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I it possible to calculate the resulting frequency when you play two tones with a frequency of X and Y at the same time?

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This question has simple answers only when one is talking about sinoidal signals of equal amplitude. Since the respective phase changes all of the time, one can answer this question by starting with both signals at phase 0, and then we have

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So basically you get a function with the mean frequency of the two, and it is beating with an envelope with a frequency of the difference of the two functions (formally, it is half the difference but since you cannot hear the difference between an envelope of cos(x) and |cos(x)| and the second has double the frequency of the first, the envelope frequency ends up as the difference itself).

The formula works for any value, but its interpretation as a tone with a beating envelope makes only sense when frequencies a and b are reasonably close.

This is the basic technique with which accordion "tremolo" registers work, and also organ "tremulant" registers.

  • Thanks. Now I will be able to do my 12 tone tuning scale, that has the pitches 1, the resulting frequency of 1 and 2, the resulting frequency of 1, 2 and the last number I got, and this go on. With this scale being a octave one. Will problably sound really good. – knifre Nov 4 '14 at 12:14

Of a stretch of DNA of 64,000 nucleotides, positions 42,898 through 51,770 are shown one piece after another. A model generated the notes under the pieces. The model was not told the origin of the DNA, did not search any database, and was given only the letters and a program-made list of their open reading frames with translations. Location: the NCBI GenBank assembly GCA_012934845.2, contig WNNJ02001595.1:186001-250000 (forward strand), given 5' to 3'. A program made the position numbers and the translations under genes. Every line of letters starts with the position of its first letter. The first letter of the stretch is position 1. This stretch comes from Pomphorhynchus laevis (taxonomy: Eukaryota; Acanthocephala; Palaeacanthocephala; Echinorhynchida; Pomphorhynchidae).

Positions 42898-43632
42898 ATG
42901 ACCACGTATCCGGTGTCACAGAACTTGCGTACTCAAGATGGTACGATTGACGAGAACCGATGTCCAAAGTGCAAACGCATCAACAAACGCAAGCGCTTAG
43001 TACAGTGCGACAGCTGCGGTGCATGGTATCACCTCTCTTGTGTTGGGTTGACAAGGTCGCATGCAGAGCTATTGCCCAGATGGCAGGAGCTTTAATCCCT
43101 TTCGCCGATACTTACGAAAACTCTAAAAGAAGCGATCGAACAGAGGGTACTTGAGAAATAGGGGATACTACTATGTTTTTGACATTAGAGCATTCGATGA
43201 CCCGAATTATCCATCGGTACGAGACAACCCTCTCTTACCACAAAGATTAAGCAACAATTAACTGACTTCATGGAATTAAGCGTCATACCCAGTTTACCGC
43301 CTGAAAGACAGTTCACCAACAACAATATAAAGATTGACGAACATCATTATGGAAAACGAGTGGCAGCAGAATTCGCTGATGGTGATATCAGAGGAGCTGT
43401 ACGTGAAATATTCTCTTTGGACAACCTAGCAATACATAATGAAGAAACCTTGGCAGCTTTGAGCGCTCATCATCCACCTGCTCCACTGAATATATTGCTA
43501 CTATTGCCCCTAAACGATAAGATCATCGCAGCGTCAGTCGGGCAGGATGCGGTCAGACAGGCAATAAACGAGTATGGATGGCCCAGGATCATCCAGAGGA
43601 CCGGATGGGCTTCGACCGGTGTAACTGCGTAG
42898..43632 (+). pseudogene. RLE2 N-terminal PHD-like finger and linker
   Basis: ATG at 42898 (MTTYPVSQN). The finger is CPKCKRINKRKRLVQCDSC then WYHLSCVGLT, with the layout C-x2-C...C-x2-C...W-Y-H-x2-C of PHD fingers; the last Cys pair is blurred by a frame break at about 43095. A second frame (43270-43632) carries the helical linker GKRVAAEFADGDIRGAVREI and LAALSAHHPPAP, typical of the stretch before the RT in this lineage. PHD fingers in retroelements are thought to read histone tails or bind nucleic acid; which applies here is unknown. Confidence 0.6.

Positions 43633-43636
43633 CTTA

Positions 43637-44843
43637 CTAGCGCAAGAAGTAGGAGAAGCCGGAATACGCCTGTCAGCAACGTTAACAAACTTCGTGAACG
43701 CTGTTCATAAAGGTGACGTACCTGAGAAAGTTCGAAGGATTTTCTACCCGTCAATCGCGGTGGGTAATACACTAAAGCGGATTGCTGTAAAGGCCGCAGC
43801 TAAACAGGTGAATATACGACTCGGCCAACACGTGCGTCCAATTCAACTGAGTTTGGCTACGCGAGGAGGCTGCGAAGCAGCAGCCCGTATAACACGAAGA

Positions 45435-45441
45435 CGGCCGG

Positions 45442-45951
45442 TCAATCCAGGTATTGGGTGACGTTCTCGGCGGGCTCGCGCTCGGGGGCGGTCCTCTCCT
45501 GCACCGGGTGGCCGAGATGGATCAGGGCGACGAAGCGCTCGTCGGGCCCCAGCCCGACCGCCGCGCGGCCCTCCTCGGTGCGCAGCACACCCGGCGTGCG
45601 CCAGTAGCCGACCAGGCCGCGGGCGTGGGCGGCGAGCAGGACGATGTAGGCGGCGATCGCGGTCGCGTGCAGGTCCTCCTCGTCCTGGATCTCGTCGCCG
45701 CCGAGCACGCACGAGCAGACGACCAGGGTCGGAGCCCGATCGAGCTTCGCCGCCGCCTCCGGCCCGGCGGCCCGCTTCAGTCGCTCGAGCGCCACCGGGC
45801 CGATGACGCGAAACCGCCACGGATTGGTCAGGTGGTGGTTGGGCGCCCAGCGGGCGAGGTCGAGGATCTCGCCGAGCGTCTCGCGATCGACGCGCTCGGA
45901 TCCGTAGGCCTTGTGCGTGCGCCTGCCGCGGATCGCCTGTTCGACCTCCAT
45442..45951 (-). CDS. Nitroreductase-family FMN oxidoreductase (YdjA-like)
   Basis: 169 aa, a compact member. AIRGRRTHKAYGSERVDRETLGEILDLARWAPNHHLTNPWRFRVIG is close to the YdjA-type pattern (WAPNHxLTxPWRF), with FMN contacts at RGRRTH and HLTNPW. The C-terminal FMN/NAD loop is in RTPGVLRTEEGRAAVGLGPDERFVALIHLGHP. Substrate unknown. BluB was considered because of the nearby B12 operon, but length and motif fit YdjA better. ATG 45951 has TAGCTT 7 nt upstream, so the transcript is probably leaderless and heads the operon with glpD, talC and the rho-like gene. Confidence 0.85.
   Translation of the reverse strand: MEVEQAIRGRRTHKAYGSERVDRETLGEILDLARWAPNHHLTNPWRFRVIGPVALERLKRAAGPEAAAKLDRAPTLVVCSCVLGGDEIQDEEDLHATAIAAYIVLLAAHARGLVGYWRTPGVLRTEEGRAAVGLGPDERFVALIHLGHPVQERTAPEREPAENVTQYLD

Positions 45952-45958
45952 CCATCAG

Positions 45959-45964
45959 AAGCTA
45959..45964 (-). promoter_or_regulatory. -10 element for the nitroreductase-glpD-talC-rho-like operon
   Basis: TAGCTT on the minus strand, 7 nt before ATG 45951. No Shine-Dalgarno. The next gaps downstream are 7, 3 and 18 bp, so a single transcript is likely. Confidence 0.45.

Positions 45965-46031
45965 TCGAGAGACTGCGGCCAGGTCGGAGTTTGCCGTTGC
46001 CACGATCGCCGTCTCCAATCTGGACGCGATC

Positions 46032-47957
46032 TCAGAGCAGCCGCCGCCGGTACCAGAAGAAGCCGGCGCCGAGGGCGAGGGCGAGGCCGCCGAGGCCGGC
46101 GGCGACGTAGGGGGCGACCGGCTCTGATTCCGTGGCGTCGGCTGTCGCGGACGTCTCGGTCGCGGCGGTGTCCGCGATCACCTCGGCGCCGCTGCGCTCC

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    To be more accurate: if the two frequencies are close together, you can't hear the very low difference frequency, but you can usually hear the "beat" caused by amplitude changes at that low frequency. In fact, that's a good way to tune: when you stop hearing the "woooaaaoooww" beat, you're in tune. Oh, and you also get the sum frequency, which for e.g. "a" and "b" a fifth apart, generate the next octave of the lower note. – Carl Witthoft Nov 4 '14 at 12:57
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You have to add both two frequencies and you will have the first new tone. then subtract the largest least the less and you´ll have the second. try it

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